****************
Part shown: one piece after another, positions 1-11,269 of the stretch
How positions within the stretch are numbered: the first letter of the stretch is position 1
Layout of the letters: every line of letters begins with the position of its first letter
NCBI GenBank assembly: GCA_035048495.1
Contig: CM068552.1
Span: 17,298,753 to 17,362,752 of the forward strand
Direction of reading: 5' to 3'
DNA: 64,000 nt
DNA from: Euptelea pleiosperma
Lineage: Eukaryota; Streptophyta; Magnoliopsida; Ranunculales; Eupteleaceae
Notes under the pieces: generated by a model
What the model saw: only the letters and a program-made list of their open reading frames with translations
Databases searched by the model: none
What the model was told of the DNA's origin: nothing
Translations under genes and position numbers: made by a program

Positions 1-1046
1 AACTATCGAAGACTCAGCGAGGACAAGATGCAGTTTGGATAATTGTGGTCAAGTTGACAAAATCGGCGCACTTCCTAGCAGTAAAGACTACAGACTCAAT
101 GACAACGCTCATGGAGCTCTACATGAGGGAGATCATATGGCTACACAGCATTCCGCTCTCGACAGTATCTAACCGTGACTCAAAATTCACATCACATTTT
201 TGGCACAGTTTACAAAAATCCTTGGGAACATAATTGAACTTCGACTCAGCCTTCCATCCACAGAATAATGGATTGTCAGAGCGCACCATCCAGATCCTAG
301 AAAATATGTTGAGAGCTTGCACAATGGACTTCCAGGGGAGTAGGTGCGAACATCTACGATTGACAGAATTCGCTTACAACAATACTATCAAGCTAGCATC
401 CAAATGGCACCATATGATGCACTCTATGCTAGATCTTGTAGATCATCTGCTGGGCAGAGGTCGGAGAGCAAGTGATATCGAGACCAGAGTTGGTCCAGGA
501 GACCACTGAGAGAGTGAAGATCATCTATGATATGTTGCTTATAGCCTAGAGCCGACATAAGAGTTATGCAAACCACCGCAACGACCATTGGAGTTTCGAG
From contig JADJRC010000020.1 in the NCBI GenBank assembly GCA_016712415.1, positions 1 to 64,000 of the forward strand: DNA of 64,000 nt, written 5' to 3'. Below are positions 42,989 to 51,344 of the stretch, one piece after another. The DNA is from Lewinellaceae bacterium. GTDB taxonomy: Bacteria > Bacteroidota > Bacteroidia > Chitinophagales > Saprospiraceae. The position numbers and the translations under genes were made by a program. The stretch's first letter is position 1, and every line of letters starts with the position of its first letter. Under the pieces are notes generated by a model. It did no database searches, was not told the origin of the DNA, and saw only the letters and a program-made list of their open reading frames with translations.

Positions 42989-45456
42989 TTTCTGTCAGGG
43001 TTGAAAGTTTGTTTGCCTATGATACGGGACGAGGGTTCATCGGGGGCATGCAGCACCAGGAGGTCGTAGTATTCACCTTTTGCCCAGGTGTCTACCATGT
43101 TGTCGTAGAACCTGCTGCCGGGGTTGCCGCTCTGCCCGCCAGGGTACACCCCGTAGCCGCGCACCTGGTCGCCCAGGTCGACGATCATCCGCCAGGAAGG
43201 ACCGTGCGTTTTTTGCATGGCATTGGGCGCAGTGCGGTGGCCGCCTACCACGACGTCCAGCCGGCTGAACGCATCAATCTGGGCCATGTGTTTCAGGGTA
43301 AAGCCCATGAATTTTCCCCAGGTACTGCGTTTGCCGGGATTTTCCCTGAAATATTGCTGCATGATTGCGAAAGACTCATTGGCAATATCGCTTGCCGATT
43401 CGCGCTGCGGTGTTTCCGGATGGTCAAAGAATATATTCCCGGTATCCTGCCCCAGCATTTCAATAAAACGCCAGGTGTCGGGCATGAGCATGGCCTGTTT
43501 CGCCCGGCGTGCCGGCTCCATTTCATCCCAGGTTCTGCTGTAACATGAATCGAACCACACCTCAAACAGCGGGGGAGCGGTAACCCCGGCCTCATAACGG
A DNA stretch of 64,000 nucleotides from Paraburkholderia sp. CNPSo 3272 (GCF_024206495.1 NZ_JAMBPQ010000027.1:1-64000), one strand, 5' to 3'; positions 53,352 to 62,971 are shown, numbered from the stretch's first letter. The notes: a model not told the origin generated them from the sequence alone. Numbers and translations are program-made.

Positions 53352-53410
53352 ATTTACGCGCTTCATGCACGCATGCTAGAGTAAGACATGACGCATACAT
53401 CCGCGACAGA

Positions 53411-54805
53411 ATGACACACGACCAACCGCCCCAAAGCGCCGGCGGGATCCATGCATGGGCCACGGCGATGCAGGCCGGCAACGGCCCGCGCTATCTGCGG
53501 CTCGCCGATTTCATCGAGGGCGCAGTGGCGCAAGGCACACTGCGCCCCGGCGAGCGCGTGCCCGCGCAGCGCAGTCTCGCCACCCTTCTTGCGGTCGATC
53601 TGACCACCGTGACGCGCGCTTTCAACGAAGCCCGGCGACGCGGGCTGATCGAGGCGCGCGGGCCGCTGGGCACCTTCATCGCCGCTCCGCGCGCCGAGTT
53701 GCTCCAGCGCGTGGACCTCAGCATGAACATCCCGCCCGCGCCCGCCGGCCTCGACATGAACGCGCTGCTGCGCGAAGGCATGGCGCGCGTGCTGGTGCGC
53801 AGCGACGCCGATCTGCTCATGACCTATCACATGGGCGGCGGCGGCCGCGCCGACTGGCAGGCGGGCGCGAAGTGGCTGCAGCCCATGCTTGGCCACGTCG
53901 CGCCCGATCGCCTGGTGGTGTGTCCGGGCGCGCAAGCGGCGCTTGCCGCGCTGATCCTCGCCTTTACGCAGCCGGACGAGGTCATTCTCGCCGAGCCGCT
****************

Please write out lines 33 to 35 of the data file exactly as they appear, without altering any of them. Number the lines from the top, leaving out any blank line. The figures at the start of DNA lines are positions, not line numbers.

Positions 53352-53410
53352 ATTTACGCGCTTCATGCACGCATGCTAGAGTAAGACATGACGCATACAT
53401 CCGCGACAGA